• I have this same question, but it goes a little deeper. I can’t find any advice on this.. I am the wife of a widower- his biological daughter (whom I consider my daughter) is marrying a man who comes with very expensive taste. We are more practical and ‘average’ but have good taste. We have been left out of most of their time together, including the proposal party. Our daughter asked us how much if any we could contribute to their wedding. We gave her the amount that we feel is reasonable for a tasteful wedding. After learning of the venue and wedding size along with the band and food choices, we realize our contribution was merely a drop on the bucket for the affair. We have not been included in any conversation or asked to help in any way in the planning. Essentially, the grooms family has taken over and not looked back. We have not been asked for any friends we would like to invite - I can’t imagine how the invitations will be worded and to be honest, not even sure what role we play in any of this. What is proper etiquette in this situation ? By the way, we have never had any issues with the relationship with our daughter. 
  • I have this same question, but it goes a little deeper. I can’t find any advice on this.. I am the wife of a widower- his biological daughter (whom I consider my daughter) is marrying a man who comes with very expensive taste. We are more practical and ‘average’ but have good taste. We have been left out of most of their time together, including the proposal party. Our daughter asked us how much if any we could contribute to their wedding. We gave her the amount that we feel is reasonable for a tasteful wedding. After learning of the venue and wedding size along with the band and food choices, we realize our contribution was merely a drop on the bucket for the affair. We have not been included in any conversation or asked to help in any way in the planning. Essentially, the grooms family has taken over and not looked back. We have not been asked for any friends we would like to invite - I can’t imagine how the invitations will be worded and to be honest, not even sure what role we play in any of this. What is proper etiquette in this situation ? By the way, we have never had any issues with the relationship with our daughter.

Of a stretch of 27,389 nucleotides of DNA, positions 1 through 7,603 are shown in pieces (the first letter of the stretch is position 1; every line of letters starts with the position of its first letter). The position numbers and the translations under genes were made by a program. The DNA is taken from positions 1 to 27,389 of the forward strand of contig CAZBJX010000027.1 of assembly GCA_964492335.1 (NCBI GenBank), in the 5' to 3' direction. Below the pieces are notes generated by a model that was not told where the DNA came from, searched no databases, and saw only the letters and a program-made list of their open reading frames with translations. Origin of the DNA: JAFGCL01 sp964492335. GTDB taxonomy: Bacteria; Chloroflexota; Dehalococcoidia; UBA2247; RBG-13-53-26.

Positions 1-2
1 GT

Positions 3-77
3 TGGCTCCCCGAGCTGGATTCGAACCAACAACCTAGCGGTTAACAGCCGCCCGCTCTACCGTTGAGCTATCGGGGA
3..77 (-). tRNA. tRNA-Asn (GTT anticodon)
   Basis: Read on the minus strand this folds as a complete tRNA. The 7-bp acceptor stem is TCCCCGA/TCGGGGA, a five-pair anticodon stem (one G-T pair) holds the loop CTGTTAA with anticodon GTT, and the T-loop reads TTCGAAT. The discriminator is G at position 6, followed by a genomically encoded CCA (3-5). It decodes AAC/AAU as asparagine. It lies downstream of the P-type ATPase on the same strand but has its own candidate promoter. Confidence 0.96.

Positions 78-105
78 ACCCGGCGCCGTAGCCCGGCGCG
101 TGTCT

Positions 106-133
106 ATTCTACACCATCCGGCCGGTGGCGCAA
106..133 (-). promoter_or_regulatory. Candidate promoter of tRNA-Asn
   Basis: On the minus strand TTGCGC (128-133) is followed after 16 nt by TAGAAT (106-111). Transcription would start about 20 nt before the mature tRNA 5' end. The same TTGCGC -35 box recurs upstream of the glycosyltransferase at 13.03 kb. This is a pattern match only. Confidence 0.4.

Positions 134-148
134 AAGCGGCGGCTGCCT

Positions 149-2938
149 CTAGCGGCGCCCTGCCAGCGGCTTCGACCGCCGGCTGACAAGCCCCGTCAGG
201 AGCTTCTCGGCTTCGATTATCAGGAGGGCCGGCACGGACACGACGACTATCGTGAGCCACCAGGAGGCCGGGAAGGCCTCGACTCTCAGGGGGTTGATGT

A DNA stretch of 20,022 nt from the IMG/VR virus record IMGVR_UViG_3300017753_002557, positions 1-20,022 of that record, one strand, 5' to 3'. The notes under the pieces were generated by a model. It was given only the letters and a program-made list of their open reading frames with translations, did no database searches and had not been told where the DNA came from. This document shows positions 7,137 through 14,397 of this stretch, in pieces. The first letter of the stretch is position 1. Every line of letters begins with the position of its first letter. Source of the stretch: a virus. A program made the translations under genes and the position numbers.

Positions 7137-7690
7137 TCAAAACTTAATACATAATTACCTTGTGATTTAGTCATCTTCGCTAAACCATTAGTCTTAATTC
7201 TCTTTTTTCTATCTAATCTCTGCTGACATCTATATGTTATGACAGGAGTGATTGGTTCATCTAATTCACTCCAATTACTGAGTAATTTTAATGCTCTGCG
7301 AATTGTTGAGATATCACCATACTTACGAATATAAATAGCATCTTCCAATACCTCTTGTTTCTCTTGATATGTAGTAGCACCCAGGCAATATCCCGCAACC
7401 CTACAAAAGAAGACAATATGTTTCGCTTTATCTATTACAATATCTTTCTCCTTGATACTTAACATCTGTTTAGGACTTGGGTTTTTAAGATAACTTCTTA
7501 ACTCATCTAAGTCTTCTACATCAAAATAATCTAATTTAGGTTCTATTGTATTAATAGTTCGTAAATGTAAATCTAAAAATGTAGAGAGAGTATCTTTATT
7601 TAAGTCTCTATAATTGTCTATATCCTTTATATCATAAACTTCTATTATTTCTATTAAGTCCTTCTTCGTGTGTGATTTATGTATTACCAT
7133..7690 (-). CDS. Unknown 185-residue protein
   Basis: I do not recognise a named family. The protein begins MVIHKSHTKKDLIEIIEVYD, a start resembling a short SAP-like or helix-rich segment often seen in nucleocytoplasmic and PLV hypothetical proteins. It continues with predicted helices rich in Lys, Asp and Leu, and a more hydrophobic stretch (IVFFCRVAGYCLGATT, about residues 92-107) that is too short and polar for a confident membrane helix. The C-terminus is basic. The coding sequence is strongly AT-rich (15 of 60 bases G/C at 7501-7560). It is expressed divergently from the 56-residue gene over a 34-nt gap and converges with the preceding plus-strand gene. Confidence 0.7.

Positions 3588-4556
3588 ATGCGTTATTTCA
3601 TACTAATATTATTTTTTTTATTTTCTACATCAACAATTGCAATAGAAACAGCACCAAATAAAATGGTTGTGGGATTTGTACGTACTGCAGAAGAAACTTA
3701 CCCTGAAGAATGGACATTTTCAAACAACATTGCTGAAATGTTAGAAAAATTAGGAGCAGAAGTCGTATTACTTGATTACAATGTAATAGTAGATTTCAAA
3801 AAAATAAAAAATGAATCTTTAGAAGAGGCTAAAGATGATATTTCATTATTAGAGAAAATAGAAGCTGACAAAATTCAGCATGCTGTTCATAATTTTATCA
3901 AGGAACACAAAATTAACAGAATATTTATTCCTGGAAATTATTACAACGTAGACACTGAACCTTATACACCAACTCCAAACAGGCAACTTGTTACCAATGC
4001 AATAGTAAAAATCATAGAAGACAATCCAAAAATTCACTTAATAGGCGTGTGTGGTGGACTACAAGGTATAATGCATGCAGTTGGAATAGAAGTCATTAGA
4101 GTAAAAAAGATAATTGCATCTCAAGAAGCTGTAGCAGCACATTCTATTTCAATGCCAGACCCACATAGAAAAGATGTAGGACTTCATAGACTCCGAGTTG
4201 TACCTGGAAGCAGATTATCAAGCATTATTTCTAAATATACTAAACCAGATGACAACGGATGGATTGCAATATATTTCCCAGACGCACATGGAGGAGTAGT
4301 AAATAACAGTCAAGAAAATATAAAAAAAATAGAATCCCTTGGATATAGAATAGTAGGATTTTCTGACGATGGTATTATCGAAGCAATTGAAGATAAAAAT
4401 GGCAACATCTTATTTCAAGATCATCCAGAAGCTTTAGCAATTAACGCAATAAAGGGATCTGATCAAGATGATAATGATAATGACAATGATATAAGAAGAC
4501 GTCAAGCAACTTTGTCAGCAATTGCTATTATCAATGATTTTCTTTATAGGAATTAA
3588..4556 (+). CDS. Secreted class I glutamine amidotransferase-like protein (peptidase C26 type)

The only real given, I believe, is for the host(s) of the event to be listed. I think it's also helpful if the parents are listed in cases with a very large guest list and you are not that familiar with the couple being married so as to know why you were sent an invitation if your only connection is as friends of the parents.

    That said, I'm sorry you've been left out of your daughter's wedding planning. You may want to sit down with your daughter and fsil at some point and ask about their plans; waiting for them to come to you doesn't seem to be working.
  • ILoveBeachMusicILoveBeachMusic Indiana member
    Sixth Anniversary 2500 Comments 500 Love Its 5 Answers
    @geebee908 is correct. Only the hosts are to be listed on the invitations and the hosts aren't necessarily the ones who are paying. The hosts are the ones who are the point people - they receive the guests, the rsvps and answer the questions about the wedding and reception. Traditionally this has been the bride's parents. Recently this has been the bridal couple with perhaps one or more of the parents. I agree that you should have a conversation with you daughter about the wedding planning so that you know what to expect. Of course, it should be done in a non-confrontational kind of way. If you have contributed funds to the wedding, I don't think it is out of line to request to have some guests invited.
    Jen4948